"Ulalume" is one of the many Poe works (both poems and short stories) that revolve around the narrator's loss of a beautiful woman through an untimely death. Several poems on this theme are set in an imaginary landscape in which the narrators interact with mythical figures, like Venus, as they search for an impossible reunion with their lost loves. These excursions are almost invariably futile and only reinforce the melancholy mood of their speakers. Here the narrator's Soul intuitively senses that following Venus will only lead the narrator to greater despair. Psyche does not wish to confront the spectral thought of an idealized beauty gone forever, but the rational narrator pushes forward, driven by a desire to know.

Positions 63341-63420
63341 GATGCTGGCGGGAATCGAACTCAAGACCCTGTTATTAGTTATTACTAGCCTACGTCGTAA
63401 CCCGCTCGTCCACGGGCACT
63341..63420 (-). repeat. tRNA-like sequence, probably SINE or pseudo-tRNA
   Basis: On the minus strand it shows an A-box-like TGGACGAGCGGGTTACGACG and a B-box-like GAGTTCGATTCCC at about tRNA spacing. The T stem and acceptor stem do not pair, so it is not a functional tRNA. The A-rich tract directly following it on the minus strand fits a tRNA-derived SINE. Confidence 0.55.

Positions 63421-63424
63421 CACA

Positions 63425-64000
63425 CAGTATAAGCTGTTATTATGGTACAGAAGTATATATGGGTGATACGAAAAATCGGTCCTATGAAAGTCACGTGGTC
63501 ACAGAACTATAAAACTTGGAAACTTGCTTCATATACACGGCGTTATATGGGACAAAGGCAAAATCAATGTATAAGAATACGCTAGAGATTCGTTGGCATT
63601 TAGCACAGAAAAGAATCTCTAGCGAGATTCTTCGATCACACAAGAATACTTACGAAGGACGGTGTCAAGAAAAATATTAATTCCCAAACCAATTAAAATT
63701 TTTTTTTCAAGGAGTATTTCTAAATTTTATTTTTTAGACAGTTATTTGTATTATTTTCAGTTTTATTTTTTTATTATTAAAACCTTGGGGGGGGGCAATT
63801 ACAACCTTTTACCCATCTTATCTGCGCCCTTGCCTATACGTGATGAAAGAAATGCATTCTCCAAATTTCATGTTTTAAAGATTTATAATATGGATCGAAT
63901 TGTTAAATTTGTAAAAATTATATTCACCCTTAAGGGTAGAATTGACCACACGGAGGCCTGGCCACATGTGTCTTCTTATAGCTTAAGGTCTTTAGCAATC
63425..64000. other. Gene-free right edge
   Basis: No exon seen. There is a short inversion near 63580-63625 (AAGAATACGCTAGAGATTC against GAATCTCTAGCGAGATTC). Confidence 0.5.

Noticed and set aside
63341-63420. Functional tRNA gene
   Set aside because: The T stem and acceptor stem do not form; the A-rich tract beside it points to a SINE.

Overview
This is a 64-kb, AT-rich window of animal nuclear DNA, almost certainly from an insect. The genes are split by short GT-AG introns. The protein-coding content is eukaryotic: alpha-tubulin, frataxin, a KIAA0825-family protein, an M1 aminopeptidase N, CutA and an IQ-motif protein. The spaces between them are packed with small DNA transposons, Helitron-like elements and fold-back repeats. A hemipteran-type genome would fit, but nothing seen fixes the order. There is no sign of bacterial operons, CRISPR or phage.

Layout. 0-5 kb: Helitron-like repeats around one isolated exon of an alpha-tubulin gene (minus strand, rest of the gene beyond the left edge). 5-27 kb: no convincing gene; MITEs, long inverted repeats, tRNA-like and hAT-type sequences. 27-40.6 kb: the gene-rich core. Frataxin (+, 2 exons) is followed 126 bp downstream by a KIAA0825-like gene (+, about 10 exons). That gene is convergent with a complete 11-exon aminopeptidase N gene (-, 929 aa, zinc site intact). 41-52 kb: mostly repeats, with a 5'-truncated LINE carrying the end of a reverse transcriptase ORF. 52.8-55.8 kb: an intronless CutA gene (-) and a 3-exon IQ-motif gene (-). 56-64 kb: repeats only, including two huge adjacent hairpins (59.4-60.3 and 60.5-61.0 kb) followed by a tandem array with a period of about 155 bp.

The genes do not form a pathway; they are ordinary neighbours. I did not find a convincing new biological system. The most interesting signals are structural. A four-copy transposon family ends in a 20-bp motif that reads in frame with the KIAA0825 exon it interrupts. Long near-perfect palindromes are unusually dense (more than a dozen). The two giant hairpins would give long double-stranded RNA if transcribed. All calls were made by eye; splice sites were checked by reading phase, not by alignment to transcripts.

In the end, all that the narrator learns is that contemplating the lost "Ulalume" will plunge him into a dead and dreary domain. Whether Venus has tricked him or not, by following a light that promises hope and beauty, the narrator arrives at its opposite. The poem can thus be read as a tragedy grounded in the inherent limitations of the human condition as it strives for perfect ideals like beauty and truth. Yet at the same time, the poem highlights the irrepressibly strength of the human will's drive for the unattainable.